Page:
This all sounds like a cop out, but I know my body & that pain in my hips & back isn’t from the chair (unless it can time travel back to 2004 when my 1st disc went). I also know that pain is not gain with EDS, and when I “push through”, I end up damaging something.  I do push myself physically by hauling my arse to wheelchair racing & swimming each week. I use the manual chair when I’m not at work, self propelling to the point of exhaustion & audibly clicking shoulders.

I’m doing my best, but sitting allows me to function. The chair damn well stays. I will not be confined to bed & stop working so I can point my toes again.

If at all possible, I’d like to enter the building the same way as everyone else, not via an extra 1/4 mile walk and via the bins.

Part of our lovely day out in London was dinner (we had hoped it would be celebratory, but we won’t hear about vague thing we cant talk about yet until tomorrow or Monday). As a special treat, we’d booked a table at Marco Pierre White’s Italian restaurant on the South Bank. I was beside myself with excitement as I love some of the TV stuff he does.
The entrance was beautiful with just 8 minor issues – all of them steps. The solution was to walk to the back of the hotel where there is a ramp.

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And bins. And no clue on how to get in.

Once in, it was just bliss! The staff were helpful & made every effort to accommodate us. And the food. Heaven! I utterly second MP’S recommendation of the bolognaise pizza!

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If I need help, look where you’re going!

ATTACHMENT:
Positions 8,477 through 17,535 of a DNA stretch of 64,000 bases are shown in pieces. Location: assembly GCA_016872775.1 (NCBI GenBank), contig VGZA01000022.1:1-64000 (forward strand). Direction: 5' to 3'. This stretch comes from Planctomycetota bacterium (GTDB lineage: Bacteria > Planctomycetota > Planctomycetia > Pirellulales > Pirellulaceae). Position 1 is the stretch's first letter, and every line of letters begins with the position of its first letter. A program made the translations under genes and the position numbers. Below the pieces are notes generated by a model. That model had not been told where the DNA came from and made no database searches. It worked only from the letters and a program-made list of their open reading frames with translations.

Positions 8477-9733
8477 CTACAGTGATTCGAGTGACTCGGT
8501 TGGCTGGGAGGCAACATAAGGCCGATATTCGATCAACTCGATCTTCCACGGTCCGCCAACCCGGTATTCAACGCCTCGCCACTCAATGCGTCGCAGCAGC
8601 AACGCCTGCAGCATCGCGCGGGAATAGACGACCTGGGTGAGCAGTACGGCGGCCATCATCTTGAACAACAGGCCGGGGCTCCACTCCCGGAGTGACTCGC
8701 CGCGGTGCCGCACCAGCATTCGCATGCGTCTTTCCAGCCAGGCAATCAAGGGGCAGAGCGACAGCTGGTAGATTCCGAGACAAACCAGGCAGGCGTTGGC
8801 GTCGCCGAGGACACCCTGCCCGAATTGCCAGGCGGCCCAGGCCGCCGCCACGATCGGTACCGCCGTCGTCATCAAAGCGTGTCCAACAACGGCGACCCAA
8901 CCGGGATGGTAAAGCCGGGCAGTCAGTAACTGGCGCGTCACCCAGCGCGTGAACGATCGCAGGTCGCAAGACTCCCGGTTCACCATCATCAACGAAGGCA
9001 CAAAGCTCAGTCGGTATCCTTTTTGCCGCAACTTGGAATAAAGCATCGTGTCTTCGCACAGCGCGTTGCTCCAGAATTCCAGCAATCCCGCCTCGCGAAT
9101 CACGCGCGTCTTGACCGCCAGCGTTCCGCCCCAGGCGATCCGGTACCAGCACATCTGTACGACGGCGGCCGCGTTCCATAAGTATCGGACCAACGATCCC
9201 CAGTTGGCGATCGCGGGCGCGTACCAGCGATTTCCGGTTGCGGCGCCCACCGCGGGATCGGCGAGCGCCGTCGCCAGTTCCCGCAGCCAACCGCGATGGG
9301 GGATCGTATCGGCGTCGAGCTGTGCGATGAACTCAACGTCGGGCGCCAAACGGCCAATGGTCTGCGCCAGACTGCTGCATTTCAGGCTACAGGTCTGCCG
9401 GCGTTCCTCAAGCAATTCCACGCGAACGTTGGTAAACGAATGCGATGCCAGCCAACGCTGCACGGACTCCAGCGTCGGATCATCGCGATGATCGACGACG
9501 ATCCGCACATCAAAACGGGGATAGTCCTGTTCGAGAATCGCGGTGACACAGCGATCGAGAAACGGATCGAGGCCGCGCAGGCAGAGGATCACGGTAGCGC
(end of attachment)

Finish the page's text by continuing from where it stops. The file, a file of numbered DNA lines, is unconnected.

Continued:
I started writing this blog post about 12.30 am & it’s now 3.15am. Why aren’t I asleep?! Well, earlier Mr Geek helped me down a curb by easing me down backwards, misjudged the height, didn’t see the hold in the road & the chair dropped down the height of the curb plus hole.

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As my wheel touched down, my left hip popped out (unusual, it’s usually my right side) & I yelped. And swore. Then used the chair to wiggle it back in & had a little cry. Painkillers were duly administered & I assured poor Mr Geek that it really wasn’t his fault. Yes, he’s a bit clumsy & cakhanded, but London appears to have not mastered the art of the drop curb yet…

… and where they have included a drop curb, Southwark  Council has a funny idea of the best place to situate recycling bins.

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12 hours and 3 doses of dihydrocodeine  & oramorph later and I still have knives in my hip and sleep arrives in 10 minute naps until the muscles relax & go back into spasm & wake me up again.

Other quick & easy ones.
Please don’t move my chair out of reach if I’m on the sofa. Ffs.

No you can’t ‘have a go in it’

Please don’t suggest adaptations, then get huffy when I say no. I know you’re trying to help, but I’ve got it set up my way and tyres “just” 1/4 inch thicker will rub against my skin.

Also, don’t touch my chair.

Life In A Cage

I had a bit of a strop today. Not uncalled for, but stressing over something I can’t do a great deal about with immediate effect.